And so I began to explore the filmography of Almodóvar with All about my mother, a 1999 film with an exceptional cast including, among others, Cecilia Roth, whom I saw in the 1997 movie Martín (Hache), and Penelope Cruz, who also starred in Abre los ojos, another 1997 film that I recently watched. What do I think about All about my mother? Let me write it below!
After having heard about Almodóvar’s films for years but without having seen any (for a deep sense of antipathy towards him inspired by his indifference towards animal welfare and, more recently, also by his strong desire not to pay taxes to his country) I didn’t really know what to expect. Now I think that I understand what people mean when they use the adjective Almodovarian. I believe that the audience must accept to enter an alternative, Almodovarian world, where surreal things as if they were normal.
So it is perfectly normal for a famous theater actress to contract as a personal assistant a woman never seen before and met when sneaking into her dressing room after a show. It is also normal for a person to return to Barcelona from Madrid after 17 years and meet an old acquaintance of her by taking a taxi ride in a bad neighborhood and finding her in the middle of an aggression just in time to save her. And it’s also normal for a nun (or something like that) to seek help from a person known the day before rather than from, I don’t know, a friend, or a colleague, or from a family member different from the hated mother.
If you accept all these surreal situations as normal, then you can enjoy the movie. And what can you enjoy in particular? For example, the relations between the various women protagonists that are all very interesting and well defined: the relationship between Cecilia Roth and Marisa Paredes after the latter indirectly caused the death of the son of the former, the relationship of Paredes with Candela Peña, the stories that Antonia San Juan manages to create with virtually all the other protagonists… There are many sparkling dialogues and, despite the surrealism of situations, Almodóvar manages to send across intelligent messages about the real world and human relationships. This movie offers a number of points of interest over our lives, despite the absurdity of some of the characters featured in it.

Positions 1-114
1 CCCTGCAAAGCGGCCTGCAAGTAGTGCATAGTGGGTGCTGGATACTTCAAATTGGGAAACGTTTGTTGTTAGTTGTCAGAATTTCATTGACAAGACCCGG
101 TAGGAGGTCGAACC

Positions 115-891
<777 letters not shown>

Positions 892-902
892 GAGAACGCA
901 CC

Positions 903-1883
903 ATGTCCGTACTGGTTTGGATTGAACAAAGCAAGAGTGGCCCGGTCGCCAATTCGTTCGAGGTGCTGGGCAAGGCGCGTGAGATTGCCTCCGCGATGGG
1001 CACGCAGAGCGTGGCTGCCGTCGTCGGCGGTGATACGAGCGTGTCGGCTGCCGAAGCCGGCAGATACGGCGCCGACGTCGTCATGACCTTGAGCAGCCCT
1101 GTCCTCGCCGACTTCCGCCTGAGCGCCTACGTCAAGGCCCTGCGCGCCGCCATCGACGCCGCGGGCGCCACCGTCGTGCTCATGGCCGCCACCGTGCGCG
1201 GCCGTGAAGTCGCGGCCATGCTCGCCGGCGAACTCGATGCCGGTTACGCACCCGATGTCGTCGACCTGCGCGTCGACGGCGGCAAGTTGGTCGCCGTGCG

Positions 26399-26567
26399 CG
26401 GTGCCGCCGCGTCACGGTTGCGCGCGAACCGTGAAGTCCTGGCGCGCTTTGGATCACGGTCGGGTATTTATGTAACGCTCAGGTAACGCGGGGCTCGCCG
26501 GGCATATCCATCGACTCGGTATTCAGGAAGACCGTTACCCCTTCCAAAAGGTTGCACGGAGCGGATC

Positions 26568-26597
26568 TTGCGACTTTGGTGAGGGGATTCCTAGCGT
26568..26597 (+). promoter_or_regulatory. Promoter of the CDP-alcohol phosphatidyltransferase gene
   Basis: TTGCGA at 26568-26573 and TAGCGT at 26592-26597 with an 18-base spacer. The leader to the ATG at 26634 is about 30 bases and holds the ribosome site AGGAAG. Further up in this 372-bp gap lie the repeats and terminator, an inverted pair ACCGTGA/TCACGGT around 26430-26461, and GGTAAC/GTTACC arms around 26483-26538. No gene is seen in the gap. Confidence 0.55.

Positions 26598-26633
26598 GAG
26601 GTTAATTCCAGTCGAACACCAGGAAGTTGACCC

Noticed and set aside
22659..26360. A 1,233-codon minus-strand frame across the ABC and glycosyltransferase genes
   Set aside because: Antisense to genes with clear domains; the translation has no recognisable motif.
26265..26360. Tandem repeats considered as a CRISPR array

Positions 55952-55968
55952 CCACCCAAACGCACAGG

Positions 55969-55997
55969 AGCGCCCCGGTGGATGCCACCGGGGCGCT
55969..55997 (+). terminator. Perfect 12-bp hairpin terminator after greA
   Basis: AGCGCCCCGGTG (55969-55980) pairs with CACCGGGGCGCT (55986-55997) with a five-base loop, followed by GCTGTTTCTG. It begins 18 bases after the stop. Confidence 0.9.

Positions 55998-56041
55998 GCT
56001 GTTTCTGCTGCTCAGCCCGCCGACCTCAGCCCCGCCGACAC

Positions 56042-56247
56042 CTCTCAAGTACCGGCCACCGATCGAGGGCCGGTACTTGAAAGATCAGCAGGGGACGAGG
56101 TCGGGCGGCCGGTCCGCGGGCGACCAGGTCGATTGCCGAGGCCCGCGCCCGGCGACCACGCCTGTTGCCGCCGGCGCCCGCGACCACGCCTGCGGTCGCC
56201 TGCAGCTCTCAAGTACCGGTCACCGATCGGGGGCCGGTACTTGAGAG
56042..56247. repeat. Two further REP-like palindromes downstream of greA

It is also interesting that the film relegates all male actors to minor roles, a rare thing! Of course, even Hollywood has given us examples of excellent female protagonists (Alien, to name one), but it is more difficult to come across a film where men are only seen in the background!
What else? The movie honors classical cinema, which is cool. Obviously there’s All about Eve (1950) by Mankiewicz, both for the title and for the plot expedient of Cecilia Roth getting into Marisa Paredes’ theatrical show thanks to her experience as a non-professional actress. There’s Cassavetes’ Opening Night (1977) in the accident scene. There’s A Streetcar Named Desire (1951), although probably the tribute here is to the play by Tennessee Williams. Which brings us to another point of interest: there are many references to openly homosexual authors such as Williams, Lorca or Capote.
And then the use of colors, both in the costumes and in the sets: for example, the color red never appears by chance! The parallelism between life and theater (and, for us spectators, also with cinema) is extremely interesting. The music is always spot on. In short, the 7 Goyas won in 2000 were not undeserved. Nor was the Oscar as best foreign film. Nor the Golden Globe. And so on…
So, is it a perfect movie? No, it isn’t. The actor playing Cecilia Roth’s son is utterly incapable and ruins all the scenes in which he appears. There are very sharp cuts that left me puzzled more than once. And I found the captions highlighting the time jumps useless and badly done (they are not even consistent with each other, sometimes in the middle of the screen, sometimes in the lower right corner). But these are minor points, of course. The film deserves to be seen. The actresses are all very good and well directed, the story is curious, although perhaps with too many absurd coincidences, and the film is full of symbolism which certainly makes it compelling even on second (and third!) watch.